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The Minister of State, Foreign and Commonwealth Office (Baroness Chalker of Wallasey): It is of course too soon to tell what will be the consequences of the vetoes exercised by the Government in this context. We would in any case anticipate that the measures vetoed would be adopted as soon as we have agreement on a framework for the lifting of the beef export ban.
Baroness Chalker of Wallasey: The Government made it clear in 1994 that we intended to accede to UNCLOS and to ratify the Part XI Implementation Agreement after the necessary procedures had been completed. Once Ministers have decided on the timing of our accession, Parliament will be informed.
Baroness Chalker of Wallasey: Elections for the Law of the Sea Tribunal are due to take place on 1st August 1996. Only states which have deposited Instruments of Accession or Ratification by 30th June 1996 have a right to nominate candidates and to vote in the elections.
Elections for the Commission on the Limits of the Continental Shelf are expected to take place on 3rd March 1997. No formal deadline for accession/ratification has as yet been agreed in respect of these elections.
Baroness Chalker of Wallasey: Yes. The United Kingdom signed the United Nations Agreement for the implementation of the provisions of UNCLOS relating to the conservation and management of straddling fish stocks and highly migratory fish stocks in respect of certain Dependent Territories, subject to ratification, when the agreement was opened for signature in New York on 4th December 1995.
At the Fisheries Council in Luxembourg on 10th June 1996, it was decided that the European Community would sign the agreement. The way is now open for the United Kingdom to sign the agreement on its own behalf.
Baroness Chalker of Wallasey: The Burma Border Consortium have received grants from Her Majesty's Government totalling £285,000 over the past three years for relief distribution along the Thai/Burma border. The grant increased from £35,000 in Financial Year 1993-94 to £100,000 in 1994-95 and to £150,000 in 1995-96. No request for further assistance has been received for the current financial year. We will sympathetically consider any such request. The EU has recently announced a contribution of 700,000 ecus for the Thai/Burma border, which covers the purchase of food items and distribution.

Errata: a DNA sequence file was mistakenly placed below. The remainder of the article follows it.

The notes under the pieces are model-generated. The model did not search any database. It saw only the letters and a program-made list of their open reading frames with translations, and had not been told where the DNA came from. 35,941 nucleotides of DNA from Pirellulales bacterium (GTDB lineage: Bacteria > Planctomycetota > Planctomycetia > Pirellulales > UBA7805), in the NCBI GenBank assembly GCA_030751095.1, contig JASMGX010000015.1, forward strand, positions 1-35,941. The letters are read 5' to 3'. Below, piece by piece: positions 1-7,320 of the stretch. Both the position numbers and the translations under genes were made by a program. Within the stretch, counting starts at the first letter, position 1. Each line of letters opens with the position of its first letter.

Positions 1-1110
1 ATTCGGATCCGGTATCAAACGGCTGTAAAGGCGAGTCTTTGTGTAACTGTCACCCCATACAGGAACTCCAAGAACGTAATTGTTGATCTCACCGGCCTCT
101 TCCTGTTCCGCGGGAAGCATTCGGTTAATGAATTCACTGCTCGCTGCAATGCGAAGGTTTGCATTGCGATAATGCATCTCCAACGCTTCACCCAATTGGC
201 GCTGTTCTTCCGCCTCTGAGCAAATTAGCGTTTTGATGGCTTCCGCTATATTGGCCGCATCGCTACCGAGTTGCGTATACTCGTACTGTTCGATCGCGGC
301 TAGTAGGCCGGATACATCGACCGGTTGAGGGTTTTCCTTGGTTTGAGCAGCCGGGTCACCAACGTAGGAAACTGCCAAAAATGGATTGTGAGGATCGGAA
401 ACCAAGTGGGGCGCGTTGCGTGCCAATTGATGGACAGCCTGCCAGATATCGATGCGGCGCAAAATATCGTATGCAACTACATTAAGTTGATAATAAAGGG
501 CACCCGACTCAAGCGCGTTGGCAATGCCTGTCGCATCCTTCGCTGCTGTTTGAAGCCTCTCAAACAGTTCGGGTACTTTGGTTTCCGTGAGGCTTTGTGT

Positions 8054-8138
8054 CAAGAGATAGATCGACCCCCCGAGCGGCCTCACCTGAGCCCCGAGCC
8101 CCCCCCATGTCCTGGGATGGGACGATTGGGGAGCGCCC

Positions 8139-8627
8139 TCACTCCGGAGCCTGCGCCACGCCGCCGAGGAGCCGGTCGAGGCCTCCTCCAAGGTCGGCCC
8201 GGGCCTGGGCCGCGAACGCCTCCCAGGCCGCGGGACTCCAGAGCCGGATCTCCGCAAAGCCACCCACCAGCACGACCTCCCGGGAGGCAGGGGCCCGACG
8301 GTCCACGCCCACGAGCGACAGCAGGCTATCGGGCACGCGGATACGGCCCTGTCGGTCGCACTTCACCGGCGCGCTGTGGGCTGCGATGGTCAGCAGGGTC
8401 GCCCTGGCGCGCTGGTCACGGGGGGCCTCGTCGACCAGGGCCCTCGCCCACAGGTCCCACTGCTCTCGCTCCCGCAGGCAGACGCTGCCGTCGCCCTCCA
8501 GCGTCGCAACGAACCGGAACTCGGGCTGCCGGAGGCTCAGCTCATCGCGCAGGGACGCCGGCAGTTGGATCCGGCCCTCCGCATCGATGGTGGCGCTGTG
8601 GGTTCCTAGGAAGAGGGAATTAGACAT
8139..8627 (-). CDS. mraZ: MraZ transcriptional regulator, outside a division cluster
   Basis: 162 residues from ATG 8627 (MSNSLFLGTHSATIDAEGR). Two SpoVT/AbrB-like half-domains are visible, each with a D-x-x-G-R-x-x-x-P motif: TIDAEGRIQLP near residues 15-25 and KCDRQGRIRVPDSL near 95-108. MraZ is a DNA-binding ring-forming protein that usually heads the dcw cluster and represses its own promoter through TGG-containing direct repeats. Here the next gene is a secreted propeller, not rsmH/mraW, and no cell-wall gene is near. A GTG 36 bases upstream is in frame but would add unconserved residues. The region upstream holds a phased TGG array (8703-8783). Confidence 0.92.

Baroness Chalker of Wallasey: Officials have repeatedly pressed the Burmese authorities to allow humanitarian and human rights organisations to operate freely in Burma. We were closely involved in the drafting of the recent UN Commission on Human Rights resolution on Burma, which invited the ruling military regime in Burma to "respect its obligations under the Geneva Conventions of 12th August 1949 and to avail itself of such services as may be offered by impartial humanitarian bodies".
Baroness Chalker of Wallasey: We have already taken a number of measures along with our EU partners including an embargo on arms sales, defence links and non-humanitarian aid. However, we do not think we should cut off trade with Burma. Depriving Burma of trade will do nothing to help the Burmese people, who need economic as well as political reform. Trade can also help us reinforce our pressure on the Burmese authorities to implement democratic reforms and respect human rights.
The Minister of State, Department of Social Security (Lord Mackay of Ardbrecknish): Under the Foreign Prison-Made Goods Act 1897, the prohibition on importation can be enforced only if evidence is supplied to Customs proving the foreign prison-made origin of goods. Customs have received no evidence to date of the importation into the UK of graphite produced in any Chinese prison. Customs do however remain willing to act upon any evidence supplied to them despite the evident difficulties of proving such origin.
Whether the provisions of the convention establishing the Council for the Exploration of the Sea and the Common Fisheries Policy cover fisheries in the Rockall area.
The Parliamentary Under-Secretary of State, Scottish Office (The Earl of Lindsay): The International Council for the Exploration of the Sea offers advice on the management of fish stocks in Area VIb, within which Rockall is situated. The Common Fisheries Policy covers fisheries in the Rockall area. The Government are well aware of the provisions of UNCLOS and have made it clear to Parliament that they consider that the convention is generally helpful to UK interests.
Bearing in mind this and other cases, particularly those involving the disposal of its own historic buildings, the Government issued a Guidance Note for Departments on the disposal of Surplus Historic Buildings in February 1995, which supplements general instructions in respect of the disposal of historic buildings given in Treasury letter DAO(GEN) 13/92 (Annex A).
The main points of the Guidance Note are that methods of disposal other than open market sale by auction or competitive tender may need to be considered where these will increase the chances of securing the appropriate ownership and use of historic buildings: and that professional advice should, wherever possible, be taken on the financial soundness of the prospective purchaser.
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